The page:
If an individual refuses to take a test, the reason for withholding consent should be explored: is it financial, medical or as a 'point of principle'? Re-iterate the reasons for and benefits of the testing; and provide information about sick pay during self-isolation. Medical objections might have to be referred to HR/occupational health; and there may be additional considerations for those with disabilities.

If the refusal is unreasonable, and testing is clearly justified, as a last resort it may be possible to discipline the employee on the basis that they have failed to follow a reasonable management instruction intended to protect health and safety.

Further information

For information on contact tracing go to the page on Coronavirus: FAQs for employers or click on the following:

What if someone is unwell or is self-isolating?

You should communicate regularly to your workers, and others using your premises, that they should follow the government rules on self-isolation.

If someone becomes unwell at work with symptoms of COVID-19, you should send them home and advise them to remain at home in line with the government rules on self-isolation. See our FAQs for Employers for more on sick pay and self-isolation.

The Health and Safety Executive has also clarified that, in certain circumstances, employers must report new cases of COVID-19 under RIDDOR - this is discussed in our blog Navigating COVID-19: reporting requirements under RIDDOR.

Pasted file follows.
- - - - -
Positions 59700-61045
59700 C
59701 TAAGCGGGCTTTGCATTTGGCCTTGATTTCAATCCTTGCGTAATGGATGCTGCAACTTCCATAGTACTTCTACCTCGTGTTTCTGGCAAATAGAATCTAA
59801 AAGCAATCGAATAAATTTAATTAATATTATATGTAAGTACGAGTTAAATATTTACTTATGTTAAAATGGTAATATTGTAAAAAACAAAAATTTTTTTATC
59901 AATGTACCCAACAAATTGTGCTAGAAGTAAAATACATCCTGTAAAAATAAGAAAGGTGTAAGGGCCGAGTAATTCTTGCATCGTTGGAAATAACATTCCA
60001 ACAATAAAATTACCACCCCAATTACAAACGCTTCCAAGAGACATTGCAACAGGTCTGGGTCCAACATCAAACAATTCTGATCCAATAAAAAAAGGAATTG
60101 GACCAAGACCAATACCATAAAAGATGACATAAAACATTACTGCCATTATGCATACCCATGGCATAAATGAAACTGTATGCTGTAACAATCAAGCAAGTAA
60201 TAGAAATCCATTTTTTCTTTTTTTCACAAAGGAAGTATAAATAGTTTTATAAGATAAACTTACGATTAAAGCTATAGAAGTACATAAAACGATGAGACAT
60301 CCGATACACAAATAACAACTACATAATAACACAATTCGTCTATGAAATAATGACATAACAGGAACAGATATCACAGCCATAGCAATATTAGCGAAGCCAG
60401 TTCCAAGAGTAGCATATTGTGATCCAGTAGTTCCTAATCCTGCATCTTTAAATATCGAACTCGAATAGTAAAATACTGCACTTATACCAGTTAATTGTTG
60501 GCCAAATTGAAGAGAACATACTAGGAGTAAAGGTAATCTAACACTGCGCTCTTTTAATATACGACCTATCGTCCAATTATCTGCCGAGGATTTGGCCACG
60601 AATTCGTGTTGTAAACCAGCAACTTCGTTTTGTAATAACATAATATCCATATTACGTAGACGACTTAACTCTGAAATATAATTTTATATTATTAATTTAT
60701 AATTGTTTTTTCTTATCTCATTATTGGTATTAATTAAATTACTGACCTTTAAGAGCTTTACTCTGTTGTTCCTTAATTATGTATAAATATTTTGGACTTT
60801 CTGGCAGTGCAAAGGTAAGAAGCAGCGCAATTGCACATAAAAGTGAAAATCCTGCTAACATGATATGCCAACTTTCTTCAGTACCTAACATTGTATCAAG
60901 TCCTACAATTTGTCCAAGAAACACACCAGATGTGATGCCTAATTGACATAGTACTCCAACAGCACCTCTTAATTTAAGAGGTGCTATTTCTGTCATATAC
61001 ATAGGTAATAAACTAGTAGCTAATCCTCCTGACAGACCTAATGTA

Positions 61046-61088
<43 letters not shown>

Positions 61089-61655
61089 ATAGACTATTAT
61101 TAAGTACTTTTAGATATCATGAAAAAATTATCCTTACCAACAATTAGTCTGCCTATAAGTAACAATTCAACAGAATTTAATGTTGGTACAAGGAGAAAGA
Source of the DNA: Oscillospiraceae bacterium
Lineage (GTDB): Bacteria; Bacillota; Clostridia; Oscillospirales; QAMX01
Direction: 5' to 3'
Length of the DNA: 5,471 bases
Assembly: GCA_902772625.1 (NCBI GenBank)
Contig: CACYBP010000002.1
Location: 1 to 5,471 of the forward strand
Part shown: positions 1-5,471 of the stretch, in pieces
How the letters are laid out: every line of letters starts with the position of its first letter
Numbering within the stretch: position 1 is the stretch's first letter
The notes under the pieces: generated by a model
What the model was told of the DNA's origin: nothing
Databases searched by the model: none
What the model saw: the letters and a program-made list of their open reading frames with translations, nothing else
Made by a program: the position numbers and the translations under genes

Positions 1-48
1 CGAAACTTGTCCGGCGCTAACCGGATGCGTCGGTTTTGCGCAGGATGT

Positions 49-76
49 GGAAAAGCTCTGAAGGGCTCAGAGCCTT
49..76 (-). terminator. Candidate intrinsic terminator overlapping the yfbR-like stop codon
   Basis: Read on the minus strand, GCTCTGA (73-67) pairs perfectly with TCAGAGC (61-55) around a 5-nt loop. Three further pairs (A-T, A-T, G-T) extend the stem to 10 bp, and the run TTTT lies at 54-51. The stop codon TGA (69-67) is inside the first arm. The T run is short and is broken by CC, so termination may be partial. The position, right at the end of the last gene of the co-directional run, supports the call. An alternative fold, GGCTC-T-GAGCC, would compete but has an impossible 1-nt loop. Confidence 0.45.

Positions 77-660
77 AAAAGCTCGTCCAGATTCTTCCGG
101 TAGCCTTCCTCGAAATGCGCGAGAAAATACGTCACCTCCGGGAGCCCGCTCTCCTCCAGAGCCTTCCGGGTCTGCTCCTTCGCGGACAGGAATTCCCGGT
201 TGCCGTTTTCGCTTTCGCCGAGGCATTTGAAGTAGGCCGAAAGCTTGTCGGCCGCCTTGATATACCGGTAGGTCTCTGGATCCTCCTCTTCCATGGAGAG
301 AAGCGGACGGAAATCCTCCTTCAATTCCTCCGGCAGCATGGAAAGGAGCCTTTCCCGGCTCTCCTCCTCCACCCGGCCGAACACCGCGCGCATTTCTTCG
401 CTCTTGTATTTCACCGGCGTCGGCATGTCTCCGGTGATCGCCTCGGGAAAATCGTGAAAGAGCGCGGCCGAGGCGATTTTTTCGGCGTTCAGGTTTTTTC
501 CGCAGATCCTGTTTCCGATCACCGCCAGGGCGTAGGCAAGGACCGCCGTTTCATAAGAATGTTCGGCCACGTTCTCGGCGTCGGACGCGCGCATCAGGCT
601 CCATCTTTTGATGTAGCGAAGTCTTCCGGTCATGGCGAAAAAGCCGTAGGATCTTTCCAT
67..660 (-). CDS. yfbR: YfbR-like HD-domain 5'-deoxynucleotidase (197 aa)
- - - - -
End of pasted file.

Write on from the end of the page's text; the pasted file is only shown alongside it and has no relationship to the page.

From 28 September it is an offence in England to allow someone required to self-isolate to come to the workplace.

See also, If an employee refuses to self-isolate, can we prevent them from accessing our premises?

What if someone who has been at the workplace tests positive?

ACAS advises that, in these circumstances, the workplace does not necessarily need to close, but should follow government advice on cleaning. However, you will need to consider whether any other workers, who have been in contact with that person, will need to self-isolate - here is the NHS guidance on self-isolation.

Government guidance advises that if there is more than one positive case in a workplace, employers should contact their local health protection team to report the suspected outbreak.

The Health and Safety Executive has also clarified that, in certain circumstances, employers must report new cases of COVID-19 under RIDDOR - this is discussed in our blog Navigating COVID-19: reporting requirements under RIDDOR.

Employees who are pregnant, shielding, age 70+, or with underlying health conditions

Guidance on managing these employees is in our FAQs for Employers.

What if a worker lives with a vulnerable person, or is just concerned about coming to work?

Guidance is in our FAQs for Employers.

What about the health and safety of homeworkers?

We have a separate Workbox page: Health and safety: Homeworking.

Business travel

Guidance is in our FAQs for Employers.

What are the risks for us as employers?

In summary, if you don't take the steps that are required in terms of health and safety, the risks include: